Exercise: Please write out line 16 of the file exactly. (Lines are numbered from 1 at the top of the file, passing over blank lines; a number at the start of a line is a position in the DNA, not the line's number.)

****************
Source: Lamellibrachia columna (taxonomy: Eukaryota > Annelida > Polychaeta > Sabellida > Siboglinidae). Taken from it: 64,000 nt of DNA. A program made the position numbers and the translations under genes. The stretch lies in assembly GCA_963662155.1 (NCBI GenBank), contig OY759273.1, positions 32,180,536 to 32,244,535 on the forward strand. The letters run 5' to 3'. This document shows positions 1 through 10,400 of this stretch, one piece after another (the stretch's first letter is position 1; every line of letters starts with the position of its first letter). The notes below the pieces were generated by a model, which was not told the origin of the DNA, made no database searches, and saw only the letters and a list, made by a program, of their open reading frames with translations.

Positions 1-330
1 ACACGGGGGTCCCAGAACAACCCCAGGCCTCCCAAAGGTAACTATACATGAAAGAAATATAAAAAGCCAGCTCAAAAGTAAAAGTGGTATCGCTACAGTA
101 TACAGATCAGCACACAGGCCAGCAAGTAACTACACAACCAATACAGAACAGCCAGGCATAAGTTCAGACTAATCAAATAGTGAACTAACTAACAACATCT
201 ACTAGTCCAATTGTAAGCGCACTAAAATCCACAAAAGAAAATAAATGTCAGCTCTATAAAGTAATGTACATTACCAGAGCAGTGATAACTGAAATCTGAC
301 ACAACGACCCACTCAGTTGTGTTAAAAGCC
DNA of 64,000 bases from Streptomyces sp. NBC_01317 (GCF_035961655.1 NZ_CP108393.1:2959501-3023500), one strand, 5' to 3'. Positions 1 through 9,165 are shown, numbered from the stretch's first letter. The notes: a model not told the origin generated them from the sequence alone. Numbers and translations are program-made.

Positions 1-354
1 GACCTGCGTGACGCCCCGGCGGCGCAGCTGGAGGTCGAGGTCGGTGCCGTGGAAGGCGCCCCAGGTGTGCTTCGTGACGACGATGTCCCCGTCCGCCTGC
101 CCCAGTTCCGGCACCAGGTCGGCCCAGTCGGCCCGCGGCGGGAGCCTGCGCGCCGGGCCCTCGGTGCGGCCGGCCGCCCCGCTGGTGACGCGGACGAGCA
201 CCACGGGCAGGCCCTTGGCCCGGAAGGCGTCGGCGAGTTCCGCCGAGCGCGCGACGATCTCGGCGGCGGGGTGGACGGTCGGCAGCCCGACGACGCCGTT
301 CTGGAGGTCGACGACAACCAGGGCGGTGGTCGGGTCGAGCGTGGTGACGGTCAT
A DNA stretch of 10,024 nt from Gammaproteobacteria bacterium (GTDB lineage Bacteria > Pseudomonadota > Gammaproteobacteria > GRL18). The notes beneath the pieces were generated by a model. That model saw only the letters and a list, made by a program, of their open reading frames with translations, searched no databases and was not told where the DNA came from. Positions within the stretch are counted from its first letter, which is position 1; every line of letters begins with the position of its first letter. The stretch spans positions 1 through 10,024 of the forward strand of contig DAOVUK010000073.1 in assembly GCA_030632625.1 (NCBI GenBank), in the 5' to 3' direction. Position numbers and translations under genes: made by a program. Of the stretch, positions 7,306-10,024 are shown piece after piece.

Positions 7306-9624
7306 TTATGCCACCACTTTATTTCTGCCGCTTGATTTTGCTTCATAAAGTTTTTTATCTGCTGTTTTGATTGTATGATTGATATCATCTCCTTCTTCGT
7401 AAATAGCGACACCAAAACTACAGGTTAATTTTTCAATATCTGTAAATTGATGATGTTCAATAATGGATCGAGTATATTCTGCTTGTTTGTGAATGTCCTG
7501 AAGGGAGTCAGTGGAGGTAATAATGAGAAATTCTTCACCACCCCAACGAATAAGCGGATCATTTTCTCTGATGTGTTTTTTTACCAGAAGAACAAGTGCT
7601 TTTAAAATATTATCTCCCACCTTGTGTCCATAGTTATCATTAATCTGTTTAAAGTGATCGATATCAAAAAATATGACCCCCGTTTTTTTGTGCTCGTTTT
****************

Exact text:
7401 AAATAGCGACACCAAAACTACAGGTTAATTTTTCAATATCTGTAAATTGATGATGTTCAATAATGGATCGAGTATATTCTGCTTGTTTGTGAATGTCCTG